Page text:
Ableism persists.

I promise to get back to my communication series soon, but I’ve found myself troubled over the last week about the very premises with which we approach education and interaction with those who are disabled. All of the high-tech AAC, all of the professional development on literacy instruction, all of the videos about inclusion working around the country are meaningless if we haven’t changed our very lens, the foundation upon which everything else is built.

That foundation must absolutely include:

  • Every child has worth and value to contribute.
  • Every child learns.
  • Every child has a right to equal opportunity.

The catch is — there can be no caveat. There can be no imaginary ceiling that we have placed in our mind, even subconsciously. And it’s not a smile-and-nod, “yes, these are my angels, they are so sweet, they teach me so much” condescension. Those things come through. They come through in the decisions you make (sight word instruction!) and the access you provide (ASD? We must start with PECS!). They come through in the goals you write, the interactions you have, and even the things that you celebrate. If low expectations harms children without disabilities, why would we think it any different for our students who receive special education services?

We don’t have to constantly being surprised by kids — or, worse, never be surprised because we didn’t even give the opportunity. I’ve experienced more times than I can count when a person doesn’t showcase a skill simply because of how much the other person just. did. not. get. it.

My daughter is a great example. We were at a recent medical appointment that opened with, “well, of course she can’t do that, just look at her.” My daughter then proceeded to refuse to use her talker, refuse to stack blocks, and checked completely out. The medical professional had their own opinions confirmed, but never looked to whether they were creating an environment where only their truth could exist.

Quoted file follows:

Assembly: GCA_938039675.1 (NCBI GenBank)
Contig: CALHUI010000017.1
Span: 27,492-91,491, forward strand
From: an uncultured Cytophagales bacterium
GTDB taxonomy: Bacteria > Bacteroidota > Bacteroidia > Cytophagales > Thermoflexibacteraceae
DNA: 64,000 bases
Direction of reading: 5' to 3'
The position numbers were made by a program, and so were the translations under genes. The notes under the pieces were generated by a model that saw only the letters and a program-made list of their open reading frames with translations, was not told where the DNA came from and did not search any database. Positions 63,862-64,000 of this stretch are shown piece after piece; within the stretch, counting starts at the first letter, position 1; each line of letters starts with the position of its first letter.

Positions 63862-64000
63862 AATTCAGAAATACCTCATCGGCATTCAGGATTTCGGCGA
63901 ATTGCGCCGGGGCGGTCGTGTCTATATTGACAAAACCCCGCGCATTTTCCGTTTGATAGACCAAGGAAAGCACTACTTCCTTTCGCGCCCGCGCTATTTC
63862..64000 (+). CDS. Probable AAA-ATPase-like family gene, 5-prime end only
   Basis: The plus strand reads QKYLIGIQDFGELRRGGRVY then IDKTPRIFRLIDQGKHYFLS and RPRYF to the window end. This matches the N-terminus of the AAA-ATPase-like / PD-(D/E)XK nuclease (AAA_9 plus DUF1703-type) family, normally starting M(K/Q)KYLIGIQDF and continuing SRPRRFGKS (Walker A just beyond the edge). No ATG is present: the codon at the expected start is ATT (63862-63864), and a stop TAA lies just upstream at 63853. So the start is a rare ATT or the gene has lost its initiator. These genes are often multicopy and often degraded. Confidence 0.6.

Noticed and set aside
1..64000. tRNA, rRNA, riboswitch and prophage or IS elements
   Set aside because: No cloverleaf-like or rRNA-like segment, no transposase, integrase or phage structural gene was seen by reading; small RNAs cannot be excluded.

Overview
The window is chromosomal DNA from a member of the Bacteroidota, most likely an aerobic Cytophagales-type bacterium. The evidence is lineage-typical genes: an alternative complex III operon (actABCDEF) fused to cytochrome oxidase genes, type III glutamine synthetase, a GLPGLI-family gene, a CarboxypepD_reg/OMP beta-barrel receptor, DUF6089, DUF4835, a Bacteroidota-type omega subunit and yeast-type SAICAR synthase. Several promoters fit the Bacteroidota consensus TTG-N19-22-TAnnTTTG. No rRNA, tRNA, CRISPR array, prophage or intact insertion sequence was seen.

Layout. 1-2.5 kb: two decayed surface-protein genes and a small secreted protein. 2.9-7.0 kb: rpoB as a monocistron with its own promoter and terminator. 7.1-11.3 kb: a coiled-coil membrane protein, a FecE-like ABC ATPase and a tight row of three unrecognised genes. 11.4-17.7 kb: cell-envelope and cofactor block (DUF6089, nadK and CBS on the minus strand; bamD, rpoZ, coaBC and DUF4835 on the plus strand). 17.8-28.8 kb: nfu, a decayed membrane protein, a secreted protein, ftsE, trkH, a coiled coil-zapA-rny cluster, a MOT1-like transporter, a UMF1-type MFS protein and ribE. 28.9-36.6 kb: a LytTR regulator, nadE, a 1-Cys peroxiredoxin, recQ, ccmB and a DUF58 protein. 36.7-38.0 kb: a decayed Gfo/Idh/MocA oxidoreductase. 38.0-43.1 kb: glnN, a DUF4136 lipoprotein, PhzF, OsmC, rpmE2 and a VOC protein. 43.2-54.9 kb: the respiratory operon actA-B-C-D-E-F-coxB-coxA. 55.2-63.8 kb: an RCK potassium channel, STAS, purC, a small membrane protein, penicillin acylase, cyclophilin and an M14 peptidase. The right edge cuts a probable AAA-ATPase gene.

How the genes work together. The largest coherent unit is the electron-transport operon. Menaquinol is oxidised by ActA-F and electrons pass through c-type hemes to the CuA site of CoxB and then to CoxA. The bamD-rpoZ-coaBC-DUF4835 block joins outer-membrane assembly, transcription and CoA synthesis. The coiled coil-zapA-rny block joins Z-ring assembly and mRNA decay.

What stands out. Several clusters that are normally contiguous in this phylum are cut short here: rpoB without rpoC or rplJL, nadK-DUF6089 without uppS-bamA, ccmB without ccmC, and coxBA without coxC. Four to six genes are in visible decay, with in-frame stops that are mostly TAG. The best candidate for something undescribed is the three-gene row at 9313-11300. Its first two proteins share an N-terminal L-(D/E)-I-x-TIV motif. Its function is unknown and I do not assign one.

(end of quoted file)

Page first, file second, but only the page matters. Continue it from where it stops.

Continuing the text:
Meanwhile, my daughter met our new superintendent several weeks ago. She was at school with her classroom staff that completely believes in her. The superintendent was lovely, sitting with her, speaking with her eye-to-eye, not dumbing down her language or speaking around her. My daughter then proceeded to have an entire conversation, introducing herself, telling her how old she was, where she goes to school, what she likes…

Expect greatness. You can start right here, right now, with the students you have in front of you today. Teach to their unlimited potential. Ask yourself: what would change if I really, truly believed that there was no end to what this student could learn? If I remembered that learning shows up in many forms? If I said, “It might take fifty years, but that’s okay because learning never ends”? If I thought — how can I be sure that my students are living the experience of having the right to a well-rounded education, to a voice, to autonomy? To be seen and taught as critical thinkers, as problem solvers, as global citizens?

How many words would think should be available on a communication device? What would your reading instruction look like? How much further than basic math facts could you go? What kind of problem solving opportunities and project-based learning and sense of community could you create? Would you have “Fun Friday” and movies every week if your class was filled with general education students? Would you skip creative writing if your class was filled with general education students?

There’s a lot of things we cannot control. I get that, I do. I teach in a more restrictive setting. And I often teach toddlers, which means no access to same-age peers in public schools. But there’s also a lot of things that we can control. Our expectations are at the very top of that list.

Know that you can never fully know what any individual is capable of, disability or not. My daughter has already far surpassed every limit that has ever been placed on her — and she still has so much left to show the world. My students do it every year. Learning and growth don’t end at a certain grade level or at a certain age. There is no ceiling. This doesn’t change for our students with disabilities.

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